Based on the MDG Report 2015 (UNDP, 2015), in the last 15 years, Africa has made significant strides in combating HIV/AIDS. The progress in reducing the mortality rate and the pandemic status of HIV/AIDS has encompassed all five of Africa’s geographical sub-regions, see Table 1 below.
Progress in HIV/AIDS rests on a number of factors including: improvement in testing, counselling and access to antiretroviral therapy; the reduction in mother-to-child transmission; the increase in prevention through the use of condoms and treatment as prevention; and the improvement in the general awareness and knowledge of the disease, including a better understanding of the link between HIV and tuberculosis. Engaging men in the fight against HIV also proved a winning strategy (UNDP, 2015).
In the World Malaria Report 2015 (WHO, 2015f) it is highlighted that there has been a dramatic decline in the global malaria burden over the past 15 years (2000-2015) whereby 57 countries have reduced their malaria cases by 75%, with the global incidence and mortality rate reducing by 37% and 60%, respectively, see figure 3 below.
Progress was made possible through the massive rollout of effective prevention and treatment tools: Vector control interventions, use of insecticide-treated bed-nets, quality-assured artemisinin-based combination therapy and rapid diagnostic tests have expanded in Africa over the past 10 years. However, specific efforts to protect pregnant women and children against malaria are progressing rather slowly (WHO, 2015f).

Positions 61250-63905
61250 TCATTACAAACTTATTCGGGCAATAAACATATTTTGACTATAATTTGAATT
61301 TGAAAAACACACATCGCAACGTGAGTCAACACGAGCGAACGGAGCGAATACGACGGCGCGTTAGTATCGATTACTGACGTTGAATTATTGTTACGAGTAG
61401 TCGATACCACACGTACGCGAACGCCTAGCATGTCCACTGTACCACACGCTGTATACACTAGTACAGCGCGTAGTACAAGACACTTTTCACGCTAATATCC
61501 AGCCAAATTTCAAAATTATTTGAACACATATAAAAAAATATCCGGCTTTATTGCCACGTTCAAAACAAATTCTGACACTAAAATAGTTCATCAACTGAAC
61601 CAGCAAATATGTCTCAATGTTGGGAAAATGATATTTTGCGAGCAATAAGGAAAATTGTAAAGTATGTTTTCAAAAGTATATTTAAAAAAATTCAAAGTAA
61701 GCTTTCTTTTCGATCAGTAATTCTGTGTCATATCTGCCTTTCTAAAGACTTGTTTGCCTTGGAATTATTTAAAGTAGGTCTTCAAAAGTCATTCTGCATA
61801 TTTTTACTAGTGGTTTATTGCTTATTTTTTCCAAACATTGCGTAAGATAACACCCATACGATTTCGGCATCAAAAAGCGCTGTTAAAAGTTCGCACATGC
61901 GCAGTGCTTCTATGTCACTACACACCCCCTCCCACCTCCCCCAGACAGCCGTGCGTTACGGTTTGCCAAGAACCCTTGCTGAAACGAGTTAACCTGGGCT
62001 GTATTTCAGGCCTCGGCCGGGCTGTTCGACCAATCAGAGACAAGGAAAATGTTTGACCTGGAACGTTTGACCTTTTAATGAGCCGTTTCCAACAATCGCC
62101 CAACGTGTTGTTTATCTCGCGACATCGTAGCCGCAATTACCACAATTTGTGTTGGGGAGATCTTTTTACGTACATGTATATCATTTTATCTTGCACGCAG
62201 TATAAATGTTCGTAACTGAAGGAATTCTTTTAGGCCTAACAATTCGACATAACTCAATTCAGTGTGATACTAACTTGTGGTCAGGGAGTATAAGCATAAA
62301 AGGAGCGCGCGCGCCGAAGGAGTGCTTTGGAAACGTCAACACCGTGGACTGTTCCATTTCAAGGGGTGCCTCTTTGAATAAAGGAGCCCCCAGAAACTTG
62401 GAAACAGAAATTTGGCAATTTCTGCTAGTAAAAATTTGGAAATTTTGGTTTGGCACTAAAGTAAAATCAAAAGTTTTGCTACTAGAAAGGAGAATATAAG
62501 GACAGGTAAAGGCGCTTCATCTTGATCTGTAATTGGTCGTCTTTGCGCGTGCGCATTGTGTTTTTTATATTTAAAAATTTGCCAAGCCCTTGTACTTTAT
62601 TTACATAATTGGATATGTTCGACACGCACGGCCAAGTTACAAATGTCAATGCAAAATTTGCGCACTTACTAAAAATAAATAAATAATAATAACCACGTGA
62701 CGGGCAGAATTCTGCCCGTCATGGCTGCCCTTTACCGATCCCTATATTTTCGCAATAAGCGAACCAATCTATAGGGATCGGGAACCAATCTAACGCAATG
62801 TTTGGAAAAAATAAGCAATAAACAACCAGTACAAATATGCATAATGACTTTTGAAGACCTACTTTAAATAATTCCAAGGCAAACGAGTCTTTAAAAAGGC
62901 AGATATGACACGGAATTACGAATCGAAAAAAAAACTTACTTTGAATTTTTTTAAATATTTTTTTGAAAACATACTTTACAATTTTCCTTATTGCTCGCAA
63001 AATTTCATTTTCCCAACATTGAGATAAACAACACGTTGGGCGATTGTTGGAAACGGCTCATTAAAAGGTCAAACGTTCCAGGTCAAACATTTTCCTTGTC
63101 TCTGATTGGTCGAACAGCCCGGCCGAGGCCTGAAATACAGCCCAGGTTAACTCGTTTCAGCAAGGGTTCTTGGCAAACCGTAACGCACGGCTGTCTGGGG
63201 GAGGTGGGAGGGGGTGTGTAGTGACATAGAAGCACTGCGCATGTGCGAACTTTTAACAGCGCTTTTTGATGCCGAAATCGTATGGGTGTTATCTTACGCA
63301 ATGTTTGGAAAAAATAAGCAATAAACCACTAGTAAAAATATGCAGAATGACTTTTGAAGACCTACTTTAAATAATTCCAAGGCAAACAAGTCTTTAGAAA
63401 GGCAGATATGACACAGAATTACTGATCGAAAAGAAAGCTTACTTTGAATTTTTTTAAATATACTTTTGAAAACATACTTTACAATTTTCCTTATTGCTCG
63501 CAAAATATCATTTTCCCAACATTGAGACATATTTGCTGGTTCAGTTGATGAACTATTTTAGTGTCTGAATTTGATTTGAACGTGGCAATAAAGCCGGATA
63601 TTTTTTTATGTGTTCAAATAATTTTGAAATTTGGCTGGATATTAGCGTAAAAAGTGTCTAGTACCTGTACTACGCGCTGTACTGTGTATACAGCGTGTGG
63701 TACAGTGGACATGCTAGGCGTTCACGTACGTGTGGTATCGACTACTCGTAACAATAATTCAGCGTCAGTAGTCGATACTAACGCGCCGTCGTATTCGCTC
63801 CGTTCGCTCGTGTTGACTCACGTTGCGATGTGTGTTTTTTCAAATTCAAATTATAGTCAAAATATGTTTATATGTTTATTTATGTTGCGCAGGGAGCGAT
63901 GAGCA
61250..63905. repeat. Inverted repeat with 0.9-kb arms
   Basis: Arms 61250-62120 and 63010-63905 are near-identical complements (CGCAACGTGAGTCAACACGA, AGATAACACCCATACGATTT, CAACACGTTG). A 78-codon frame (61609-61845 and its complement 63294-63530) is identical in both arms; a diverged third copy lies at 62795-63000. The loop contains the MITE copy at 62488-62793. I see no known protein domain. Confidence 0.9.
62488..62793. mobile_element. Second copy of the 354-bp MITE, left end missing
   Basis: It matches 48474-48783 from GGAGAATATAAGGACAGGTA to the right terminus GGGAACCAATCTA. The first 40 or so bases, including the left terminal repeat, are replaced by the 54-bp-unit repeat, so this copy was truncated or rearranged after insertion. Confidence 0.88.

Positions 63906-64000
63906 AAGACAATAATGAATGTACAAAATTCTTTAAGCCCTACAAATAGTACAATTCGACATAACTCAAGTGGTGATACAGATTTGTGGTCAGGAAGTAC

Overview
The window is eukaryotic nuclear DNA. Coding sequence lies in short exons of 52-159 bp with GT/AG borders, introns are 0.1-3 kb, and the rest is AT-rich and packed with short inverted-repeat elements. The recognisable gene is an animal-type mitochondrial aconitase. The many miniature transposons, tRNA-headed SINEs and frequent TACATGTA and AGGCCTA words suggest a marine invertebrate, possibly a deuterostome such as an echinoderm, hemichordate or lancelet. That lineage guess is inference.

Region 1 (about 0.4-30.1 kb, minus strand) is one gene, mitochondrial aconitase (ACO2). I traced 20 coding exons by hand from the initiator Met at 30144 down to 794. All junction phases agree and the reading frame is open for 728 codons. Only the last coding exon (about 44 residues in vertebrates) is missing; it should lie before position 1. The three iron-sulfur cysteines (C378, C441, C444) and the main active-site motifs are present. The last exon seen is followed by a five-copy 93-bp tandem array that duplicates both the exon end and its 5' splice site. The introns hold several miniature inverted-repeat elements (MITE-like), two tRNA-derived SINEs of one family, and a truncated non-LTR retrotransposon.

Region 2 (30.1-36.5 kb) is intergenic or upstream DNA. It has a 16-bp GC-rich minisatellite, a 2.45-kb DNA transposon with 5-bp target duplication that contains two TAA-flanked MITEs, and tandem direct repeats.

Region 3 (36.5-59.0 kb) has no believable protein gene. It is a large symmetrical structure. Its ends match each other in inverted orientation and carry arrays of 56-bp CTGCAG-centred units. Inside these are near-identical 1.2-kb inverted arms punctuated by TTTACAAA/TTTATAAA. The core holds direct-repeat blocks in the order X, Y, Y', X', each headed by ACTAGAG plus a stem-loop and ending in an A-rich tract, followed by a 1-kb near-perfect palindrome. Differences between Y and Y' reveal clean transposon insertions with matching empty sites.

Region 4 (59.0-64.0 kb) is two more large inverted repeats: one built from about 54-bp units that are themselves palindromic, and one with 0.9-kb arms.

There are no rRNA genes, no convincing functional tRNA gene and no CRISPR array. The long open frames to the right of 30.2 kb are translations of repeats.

The MDG target of halting and reversing TB incidence by 2015 was achieved globally, in all six WHO regions and in 16 of the 22 high TB burden countries (WHO, 2015b). Since 2000, the global community has experienced a downward trend in tuberculosis prevalence, incidence and death rates (WHO, 2015b) see Figure 5 below.
The changes in tuberculosis prevalence and death rates mirror the rate of detection and treatment success under the DOTS approach which remains at the heart of Stop TB strategy which entails: Political commitment with increased and sustained financing; Case detection through quality-assured bacteriology; standardized treatment, with supervision and patient support; an effective drug supply and management system and Monitoring and evaluation system, and impact measurement (WHO, 2015d). Between 2000 and 2014, TB treatment alone saved 35 million lives among HIV-negative people; TB treatment and antiretroviral therapy saved an additional 8 million lives among HIV-positive people (WHO, 2015b).